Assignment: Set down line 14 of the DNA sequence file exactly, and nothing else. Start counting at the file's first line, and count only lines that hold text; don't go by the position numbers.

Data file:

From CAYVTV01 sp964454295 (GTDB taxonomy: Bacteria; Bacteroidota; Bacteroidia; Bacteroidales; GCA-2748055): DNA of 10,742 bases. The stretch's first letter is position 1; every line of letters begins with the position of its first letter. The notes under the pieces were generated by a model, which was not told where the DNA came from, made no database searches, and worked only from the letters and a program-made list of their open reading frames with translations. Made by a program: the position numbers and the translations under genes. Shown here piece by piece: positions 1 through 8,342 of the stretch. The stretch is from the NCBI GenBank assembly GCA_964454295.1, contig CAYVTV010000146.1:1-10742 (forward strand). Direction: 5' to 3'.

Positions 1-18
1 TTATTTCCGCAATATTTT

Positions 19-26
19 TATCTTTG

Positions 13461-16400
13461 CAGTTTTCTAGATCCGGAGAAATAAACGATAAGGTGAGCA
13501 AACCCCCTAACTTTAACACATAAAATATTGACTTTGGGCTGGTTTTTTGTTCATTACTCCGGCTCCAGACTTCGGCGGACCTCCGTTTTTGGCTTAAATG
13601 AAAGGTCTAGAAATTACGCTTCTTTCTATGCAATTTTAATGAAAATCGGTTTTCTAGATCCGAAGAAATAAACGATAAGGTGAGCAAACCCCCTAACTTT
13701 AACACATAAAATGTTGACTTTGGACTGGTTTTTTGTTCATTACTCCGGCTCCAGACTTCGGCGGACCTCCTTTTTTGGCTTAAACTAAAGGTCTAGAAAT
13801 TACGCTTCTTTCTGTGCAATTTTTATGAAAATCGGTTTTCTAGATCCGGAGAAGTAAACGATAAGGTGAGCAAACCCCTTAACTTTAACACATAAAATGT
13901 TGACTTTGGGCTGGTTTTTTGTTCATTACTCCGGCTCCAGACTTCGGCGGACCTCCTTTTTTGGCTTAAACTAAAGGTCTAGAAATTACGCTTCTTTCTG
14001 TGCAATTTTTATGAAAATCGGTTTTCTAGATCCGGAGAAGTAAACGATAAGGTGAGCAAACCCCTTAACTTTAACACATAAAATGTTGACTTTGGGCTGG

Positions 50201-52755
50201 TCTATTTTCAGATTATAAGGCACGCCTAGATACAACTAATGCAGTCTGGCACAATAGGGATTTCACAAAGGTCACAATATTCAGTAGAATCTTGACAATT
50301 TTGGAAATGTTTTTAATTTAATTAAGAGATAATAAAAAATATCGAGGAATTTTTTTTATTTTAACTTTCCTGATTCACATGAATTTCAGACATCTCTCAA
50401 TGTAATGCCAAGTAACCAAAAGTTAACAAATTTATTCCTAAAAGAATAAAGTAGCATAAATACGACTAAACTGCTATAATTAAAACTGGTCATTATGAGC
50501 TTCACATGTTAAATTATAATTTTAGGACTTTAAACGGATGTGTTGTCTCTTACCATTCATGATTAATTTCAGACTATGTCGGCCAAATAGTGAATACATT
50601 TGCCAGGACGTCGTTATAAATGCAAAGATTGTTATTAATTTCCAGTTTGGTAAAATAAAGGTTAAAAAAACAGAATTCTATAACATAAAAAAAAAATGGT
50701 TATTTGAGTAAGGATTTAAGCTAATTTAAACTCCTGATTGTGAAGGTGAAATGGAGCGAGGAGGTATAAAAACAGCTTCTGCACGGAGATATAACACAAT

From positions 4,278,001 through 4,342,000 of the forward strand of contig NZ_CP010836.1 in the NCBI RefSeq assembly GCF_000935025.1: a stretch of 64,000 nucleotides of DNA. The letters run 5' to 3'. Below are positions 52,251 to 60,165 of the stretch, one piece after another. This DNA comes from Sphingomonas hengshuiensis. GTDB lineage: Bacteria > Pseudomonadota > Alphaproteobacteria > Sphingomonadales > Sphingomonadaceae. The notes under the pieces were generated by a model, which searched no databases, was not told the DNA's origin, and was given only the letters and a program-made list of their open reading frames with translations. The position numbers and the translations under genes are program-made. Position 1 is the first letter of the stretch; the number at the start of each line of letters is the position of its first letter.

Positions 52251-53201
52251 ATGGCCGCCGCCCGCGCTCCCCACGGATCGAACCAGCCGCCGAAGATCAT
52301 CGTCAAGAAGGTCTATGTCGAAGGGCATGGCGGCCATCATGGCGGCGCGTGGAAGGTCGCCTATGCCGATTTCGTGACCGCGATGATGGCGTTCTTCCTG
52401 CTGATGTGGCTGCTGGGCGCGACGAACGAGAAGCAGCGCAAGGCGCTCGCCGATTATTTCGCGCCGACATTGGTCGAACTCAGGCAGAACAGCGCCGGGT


Positions 50201-52755